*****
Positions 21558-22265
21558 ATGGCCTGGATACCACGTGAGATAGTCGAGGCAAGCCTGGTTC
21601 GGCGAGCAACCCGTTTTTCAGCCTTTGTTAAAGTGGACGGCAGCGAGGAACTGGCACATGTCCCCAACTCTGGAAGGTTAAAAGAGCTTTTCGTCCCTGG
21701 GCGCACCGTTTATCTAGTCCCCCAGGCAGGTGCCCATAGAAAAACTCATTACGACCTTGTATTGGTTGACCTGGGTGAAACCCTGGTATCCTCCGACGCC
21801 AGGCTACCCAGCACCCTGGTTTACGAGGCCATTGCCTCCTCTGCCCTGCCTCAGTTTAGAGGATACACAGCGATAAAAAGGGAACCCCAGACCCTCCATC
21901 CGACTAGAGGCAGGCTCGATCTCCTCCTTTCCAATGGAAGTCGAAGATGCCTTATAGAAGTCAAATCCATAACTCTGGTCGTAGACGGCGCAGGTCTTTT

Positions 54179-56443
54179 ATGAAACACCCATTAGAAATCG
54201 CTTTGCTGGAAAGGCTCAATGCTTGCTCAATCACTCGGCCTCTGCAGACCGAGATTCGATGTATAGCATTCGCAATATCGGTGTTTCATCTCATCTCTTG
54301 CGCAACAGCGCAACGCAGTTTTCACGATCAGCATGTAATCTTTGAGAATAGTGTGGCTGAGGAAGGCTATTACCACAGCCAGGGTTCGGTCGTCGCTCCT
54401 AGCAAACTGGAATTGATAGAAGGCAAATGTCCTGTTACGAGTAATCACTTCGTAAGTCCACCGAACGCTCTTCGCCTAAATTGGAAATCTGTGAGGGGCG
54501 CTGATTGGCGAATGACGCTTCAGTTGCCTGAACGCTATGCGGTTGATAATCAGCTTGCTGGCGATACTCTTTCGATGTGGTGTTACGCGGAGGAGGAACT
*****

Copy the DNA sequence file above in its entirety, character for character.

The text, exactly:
Positions 21558-22265
21558 ATGGCCTGGATACCACGTGAGATAGTCGAGGCAAGCCTGGTTC
21601 GGCGAGCAACCCGTTTTTCAGCCTTTGTTAAAGTGGACGGCAGCGAGGAACTGGCACATGTCCCCAACTCTGGAAGGTTAAAAGAGCTTTTCGTCCCTGG
21701 GCGCACCGTTTATCTAGTCCCCCAGGCAGGTGCCCATAGAAAAACTCATTACGACCTTGTATTGGTTGACCTGGGTGAAACCCTGGTATCCTCCGACGCC
21801 AGGCTACCCAGCACCCTGGTTTACGAGGCCATTGCCTCCTCTGCCCTGCCTCAGTTTAGAGGATACACAGCGATAAAAAGGGAACCCCAGACCCTCCATC
21901 CGACTAGAGGCAGGCTCGATCTCCTCCTTTCCAATGGAAGTCGAAGATGCCTTATAGAAGTCAAATCCATAACTCTGGTCGTAGACGGCGCAGGTCTTTT

Positions 54179-56443
54179 ATGAAACACCCATTAGAAATCG
54201 CTTTGCTGGAAAGGCTCAATGCTTGCTCAATCACTCGGCCTCTGCAGACCGAGATTCGATGTATAGCATTCGCAATATCGGTGTTTCATCTCATCTCTTG
54301 CGCAACAGCGCAACGCAGTTTTCACGATCAGCATGTAATCTTTGAGAATAGTGTGGCTGAGGAAGGCTATTACCACAGCCAGGGTTCGGTCGTCGCTCCT
54401 AGCAAACTGGAATTGATAGAAGGCAAATGTCCTGTTACGAGTAATCACTTCGTAAGTCCACCGAACGCTCTTCGCCTAAATTGGAAATCTGTGAGGGGCG
54501 CTGATTGGCGAATGACGCTTCAGTTGCCTGAACGCTATGCGGTTGATAATCAGCTTGCTGGCGATACTCTTTCGATGTGGTGTTACGCGGAGGAGGAACT